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Re: Borrowing (Was Re: Re(2): Marmite and other "unique" foods)

From:Padraic Brown <pbrown@...>
Date:Monday, October 4, 1999, 15:27
On Mon, 4 Oct 1999, Paul Bennett wrote:

> Barry writes: > >>>>>> > How do you all incorporate foreign words into your conlangs? Are they just > changed to fit the phonology, or do you do something special to the word > to mark it as foreign (especially when the word matches a words already in > your language)? > <<<<<<
Kernu speakers generally take foreign words and reshape them to a more suitable (and logical!) phonology. Occasionally borrowing affects grammatical formation, but usually not. Thus far, most of the borrowings have come from Brithenig, Spanish, French and English. Brithenig _pligar a fas_ (to bow down), has been taken into Kernu as part of a CN slogan, also used by rugby fans: _nonck lligravasa!_ (never surrender!, perhaps used similarly to the allez chant.) The original grammar of the verb pligar has been buried in the new verb lligravasar. Spanish _Gitano_ (Gypsy), has been borrowed as _Jitanos_. English _motor car_ has been borrowed nearly intact as _motoercars_. French _d'esclandre_ (of slander) was borrowed as a phrase, but was misinterpreted as de es clandur, with a double preposition that makes perfect sense in K.; so the final form ends up _llandeors_. A curious example of words already existing in the language occurs in the area of food animals. The word _muccus_, derived normally from Celtic roots, means "pig" (the animal) throughout the Kernu speaking area. _Porcs_, whether gotten directly from Latin or later from French, has come to mean "pig meat". In Esca (the Capital) and in many coastal areas, _wercos_ (from Spanich puerco) has come to mean "cooked pig meat". So the farmer sells the butcher a mucce, the butcher sells the restauranteur a porcce, and the restauranteur sereves the public some wercce. The two-sided Celtic/Latin-French phenomenon is common all over the country; while the three-sided Celtic/Latin-French/Spanish phenomenon is mostly restricted to areas around the port towns. But like paella and curry-n-chips, the words spread inland. And why not? Food is a very big concern!
> > Phew, what a question, and one that has been much on my mind recently. > > Wenetaic is supposed to be a believable con(nat)lang, so I try and > figure out when in conhistory the word was borrowed, mangle it to fit > the phonology at that stage of the lang, and then apply the remaining > sound changes to make it "modern". At this stage, I'm doing this more > "by ear" than by any hard and fast rules, but I'm shaping and hardening > rules as I go.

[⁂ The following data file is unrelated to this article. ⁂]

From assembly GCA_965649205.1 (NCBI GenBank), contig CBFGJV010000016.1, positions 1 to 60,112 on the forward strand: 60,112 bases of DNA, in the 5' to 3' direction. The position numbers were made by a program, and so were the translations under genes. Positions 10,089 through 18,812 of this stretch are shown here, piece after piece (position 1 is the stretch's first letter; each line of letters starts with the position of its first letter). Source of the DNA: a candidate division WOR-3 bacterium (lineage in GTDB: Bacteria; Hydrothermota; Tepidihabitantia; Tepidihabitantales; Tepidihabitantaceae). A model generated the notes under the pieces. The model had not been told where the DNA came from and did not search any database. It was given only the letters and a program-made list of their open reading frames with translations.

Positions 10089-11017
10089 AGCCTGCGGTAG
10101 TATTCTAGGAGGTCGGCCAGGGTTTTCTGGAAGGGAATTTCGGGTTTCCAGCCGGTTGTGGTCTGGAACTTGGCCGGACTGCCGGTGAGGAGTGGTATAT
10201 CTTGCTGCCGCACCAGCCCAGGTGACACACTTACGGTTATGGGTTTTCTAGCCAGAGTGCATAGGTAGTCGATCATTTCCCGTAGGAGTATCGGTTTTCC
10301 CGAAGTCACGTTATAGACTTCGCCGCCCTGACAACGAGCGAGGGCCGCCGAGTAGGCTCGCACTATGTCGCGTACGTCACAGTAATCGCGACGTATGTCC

It's a bit of a chore, but I decided right at the start of looking into Tallarian that I would make an etymological word list. It necessitated sorting out the sound changes first. This has been a great help since Tallarian is an IE language that has borrowed from non-IE languages as well as other IE languages throughout its history. These other languages tend to have quite different sound systems, so for borrowing purposes, having the Tallarian sound system worked out is something of a necessity.
> > You can differentiate between a later and older borrowing by (eg) seeing that: > > In Earlier borrowings, (p, ph, f) -> /p/ and (b, bh, v) -> /ph/, whereas > In Later borrowings, (p, b) -> /p/, (ph, bh) -> /ph/, and (v, f) -> /w/ > > Likewise for other consonants. There are more complex rules than these > at work in certain ill-defined contexts, more research is required. >
Isn't that always the case? :) Padraic.
> > Not too inspiring, but HTH... > > > > > Pb > > > > > > > ************************************************************* > This email and any files transmitted with it are confidential > and intended solely for the use of the individual or entity > to whom they are addressed. > If you have received this email in error please notify the > sender. This footnote also confirms that this email message > has been scanned for the presence of computer viruses. > ************************************************************* >